What Makes the Earth Rare
What is it about the Earth that has allowed life to continue for such long periods of time? The most important factor is plate tectonics.
Peter Ward has been active in Paleontology, Biology, and more recently, Astrobiology for more than 40 years. Since his Ph.D. in 1976, Ward has published more than 140 scientific papers dealing with paleontological, zoological, and astronomical topics.
He is an acknowledged world expert on mass extinctions and the role of extraterrestrial impacts on Earth. Ward was the Principal Investigator of the University of Washington node of the NASA Astrobiology Institute from 2001-2006, and in that capacity led a team of over 40 scientists and students. His career was profiled by the Pulitzer Prize winning reporter William Dietrich in The Seattle Times article "Prophet, Populist, Poet of Science."
Peter has written a memoir of his research on the Nautilus for Nautilus magazine's "Ingenious" feature entitled "Nautilus and me. My wonderful, dangerous life with the amazing Nautilus."
His books include the best-selling "Rare Earth: Why Complex Life Is Uncommon in the Universe" (co-author Donald Brownlee, 2000), "Under a Green Sky: Global Warming, the Mass Extinctions of the Past, and What They Can Tell Us About Our Future" (2007), and "The Medea Hypothesis: Is Life on Earth Ultimately Self-Destructive?" (2009).
When we thought up the Rare Earth Hypothesis, it was simply taking a look at what happened on this planet that allowed us to have multi-cellularity. Part of it was that we had conditions allowing habitability for billions of years. It took a long time to get to something as simple as a two-celled creature. A long time.
How do you get a long time? You do it because systems of temperature, systems of oxygen, systems of all the gasses and the carbon movement remains stable. If you get too hot, too cold and only a little bit too hot and a little bit too cold in a planetary sense, you can kiss it all good-bye.
So, what is it about the Earth that allowed things to continue for such long periods of time? The most important factor is plate tectonics. This is the movement of the surface of the Earth over the top of a mobile, softer rock substrate beneath it. So, the continents skate around like bumper cars. Part of that process is a continental and ocean recycling. And that recycling system is an absolutely necessity to keep a long term temperature constancy. We have this feedback system, a thermostat system. What makes the earth warmer is carbon dioxide, what makes the earth cooler, interestingly enough, is the removal of that carbon dioxide. Volcanoes put it in the air, but weathering removes it. If you take a granite, or any rock that had a volcanic material in it and let it chemically weather, one of the byproducts takes Co2 out of the atmosphere. The warmer it gets, the faster that process works.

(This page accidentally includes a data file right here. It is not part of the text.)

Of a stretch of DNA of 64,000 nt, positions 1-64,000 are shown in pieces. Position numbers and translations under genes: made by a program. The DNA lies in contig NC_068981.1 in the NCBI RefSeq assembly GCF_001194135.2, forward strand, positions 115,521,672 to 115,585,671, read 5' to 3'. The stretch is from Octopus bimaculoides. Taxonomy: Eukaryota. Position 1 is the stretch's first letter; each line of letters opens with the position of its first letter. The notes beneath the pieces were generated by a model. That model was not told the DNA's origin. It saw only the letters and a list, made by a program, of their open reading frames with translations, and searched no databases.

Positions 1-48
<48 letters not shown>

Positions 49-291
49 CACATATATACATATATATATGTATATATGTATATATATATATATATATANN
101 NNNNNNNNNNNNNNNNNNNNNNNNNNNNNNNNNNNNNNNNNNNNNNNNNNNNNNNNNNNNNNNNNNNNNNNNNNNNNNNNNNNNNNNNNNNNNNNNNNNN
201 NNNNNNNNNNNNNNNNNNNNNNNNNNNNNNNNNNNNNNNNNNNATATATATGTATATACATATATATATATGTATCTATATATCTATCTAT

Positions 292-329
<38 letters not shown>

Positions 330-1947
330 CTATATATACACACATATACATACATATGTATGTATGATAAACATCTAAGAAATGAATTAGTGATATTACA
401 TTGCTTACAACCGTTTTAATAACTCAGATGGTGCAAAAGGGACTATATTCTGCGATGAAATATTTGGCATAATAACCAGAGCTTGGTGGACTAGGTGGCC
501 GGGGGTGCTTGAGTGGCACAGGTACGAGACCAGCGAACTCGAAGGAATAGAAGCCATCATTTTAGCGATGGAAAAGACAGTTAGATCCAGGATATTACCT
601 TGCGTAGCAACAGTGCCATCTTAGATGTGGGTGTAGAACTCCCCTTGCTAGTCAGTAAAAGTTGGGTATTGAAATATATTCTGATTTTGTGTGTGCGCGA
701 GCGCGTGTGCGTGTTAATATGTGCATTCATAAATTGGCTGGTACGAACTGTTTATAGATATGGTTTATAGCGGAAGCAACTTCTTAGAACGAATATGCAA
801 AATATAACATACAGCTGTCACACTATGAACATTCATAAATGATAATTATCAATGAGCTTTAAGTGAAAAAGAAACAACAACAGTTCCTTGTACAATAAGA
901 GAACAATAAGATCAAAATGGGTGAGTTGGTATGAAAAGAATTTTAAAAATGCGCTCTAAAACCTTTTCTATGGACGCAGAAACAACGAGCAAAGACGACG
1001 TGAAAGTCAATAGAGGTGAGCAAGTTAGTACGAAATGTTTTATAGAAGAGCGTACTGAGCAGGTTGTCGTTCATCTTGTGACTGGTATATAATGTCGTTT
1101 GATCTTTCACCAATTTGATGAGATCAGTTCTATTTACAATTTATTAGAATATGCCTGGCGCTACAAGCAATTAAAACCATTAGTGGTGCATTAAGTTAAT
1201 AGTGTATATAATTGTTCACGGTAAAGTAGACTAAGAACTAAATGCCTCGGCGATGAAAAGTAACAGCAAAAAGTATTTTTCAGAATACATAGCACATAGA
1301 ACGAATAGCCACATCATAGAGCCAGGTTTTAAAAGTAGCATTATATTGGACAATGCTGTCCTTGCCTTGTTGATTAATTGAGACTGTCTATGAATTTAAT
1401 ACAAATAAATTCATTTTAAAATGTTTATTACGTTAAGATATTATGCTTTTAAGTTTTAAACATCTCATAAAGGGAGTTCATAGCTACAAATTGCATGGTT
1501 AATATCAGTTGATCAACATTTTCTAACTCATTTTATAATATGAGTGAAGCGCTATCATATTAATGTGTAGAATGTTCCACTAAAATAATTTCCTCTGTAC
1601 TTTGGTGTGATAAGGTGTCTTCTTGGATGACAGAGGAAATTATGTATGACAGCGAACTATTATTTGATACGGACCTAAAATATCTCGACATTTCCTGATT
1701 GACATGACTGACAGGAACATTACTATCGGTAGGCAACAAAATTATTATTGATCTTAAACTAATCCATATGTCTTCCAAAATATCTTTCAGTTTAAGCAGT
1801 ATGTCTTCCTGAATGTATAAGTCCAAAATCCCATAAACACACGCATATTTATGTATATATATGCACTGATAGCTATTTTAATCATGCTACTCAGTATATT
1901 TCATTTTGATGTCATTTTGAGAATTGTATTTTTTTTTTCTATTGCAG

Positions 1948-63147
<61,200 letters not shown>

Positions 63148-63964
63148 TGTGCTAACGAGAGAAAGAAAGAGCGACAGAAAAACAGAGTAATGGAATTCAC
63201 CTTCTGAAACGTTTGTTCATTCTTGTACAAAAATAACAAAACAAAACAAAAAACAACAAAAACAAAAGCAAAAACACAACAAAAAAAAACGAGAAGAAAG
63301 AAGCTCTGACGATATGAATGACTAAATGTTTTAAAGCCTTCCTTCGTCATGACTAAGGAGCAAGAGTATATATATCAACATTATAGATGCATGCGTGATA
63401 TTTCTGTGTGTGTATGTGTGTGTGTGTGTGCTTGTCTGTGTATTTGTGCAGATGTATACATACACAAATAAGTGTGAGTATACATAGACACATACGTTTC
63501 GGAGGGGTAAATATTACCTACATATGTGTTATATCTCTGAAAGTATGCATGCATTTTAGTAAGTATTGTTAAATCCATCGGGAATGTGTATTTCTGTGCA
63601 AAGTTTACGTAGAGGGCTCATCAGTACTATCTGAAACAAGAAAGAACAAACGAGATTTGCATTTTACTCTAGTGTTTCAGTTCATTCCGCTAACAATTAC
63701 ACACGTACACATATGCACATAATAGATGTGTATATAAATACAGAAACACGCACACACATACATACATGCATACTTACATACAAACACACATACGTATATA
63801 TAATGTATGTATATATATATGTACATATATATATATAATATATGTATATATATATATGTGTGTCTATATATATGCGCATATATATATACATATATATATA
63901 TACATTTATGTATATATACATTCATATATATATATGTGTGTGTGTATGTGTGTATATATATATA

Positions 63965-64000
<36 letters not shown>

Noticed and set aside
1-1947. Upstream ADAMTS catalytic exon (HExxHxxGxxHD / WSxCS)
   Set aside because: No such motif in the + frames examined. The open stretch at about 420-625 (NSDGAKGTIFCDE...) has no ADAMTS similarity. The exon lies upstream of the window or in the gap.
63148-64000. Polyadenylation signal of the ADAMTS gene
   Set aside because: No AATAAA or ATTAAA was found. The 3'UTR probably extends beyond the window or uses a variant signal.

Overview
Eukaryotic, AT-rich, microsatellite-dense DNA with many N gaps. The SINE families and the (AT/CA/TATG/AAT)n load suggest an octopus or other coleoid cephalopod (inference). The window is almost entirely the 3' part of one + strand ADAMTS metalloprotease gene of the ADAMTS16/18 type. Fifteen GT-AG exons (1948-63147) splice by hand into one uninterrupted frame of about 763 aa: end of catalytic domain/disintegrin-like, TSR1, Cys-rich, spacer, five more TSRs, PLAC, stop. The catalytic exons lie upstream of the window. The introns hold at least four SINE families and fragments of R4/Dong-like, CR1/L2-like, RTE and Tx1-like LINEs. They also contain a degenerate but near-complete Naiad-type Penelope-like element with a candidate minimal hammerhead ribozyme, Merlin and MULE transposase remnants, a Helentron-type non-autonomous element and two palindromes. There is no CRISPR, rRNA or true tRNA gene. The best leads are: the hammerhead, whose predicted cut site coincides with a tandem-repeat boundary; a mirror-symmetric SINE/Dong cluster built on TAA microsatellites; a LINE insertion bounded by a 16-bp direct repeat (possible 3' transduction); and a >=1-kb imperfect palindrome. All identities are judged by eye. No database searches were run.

So, the warmer it gets the faster the breakdown removes Co2. If you get down to an area, or a level at which you can no longer chemically weather, the volcanoes refill you up. Now that bang-bang feedback system has been in service for over 3 ½ billion years or more. That has kept us at a stable temperature. How often does a planet have plate tectonics? By looking at the nature of the rock, we barely have it. If you want to think about the end of the world, the end of the world is going to happen when the friction co-efficiency over-exceeds the type of rock we have, and we no longer have these subduction zones.
The end of the world is also going to be when our core - we have this liquid molten core - it’s going to freeze because the Earth is slowly dying and cooling. When that freezes, we lose our magnetic field. So we also have consequences for plate tectonics. So, those two things are geologically produced. How often do you find both of them on the same planet? Theoretical studies say, not very often.
In Their Own Words is recorded in Big Think's studio.
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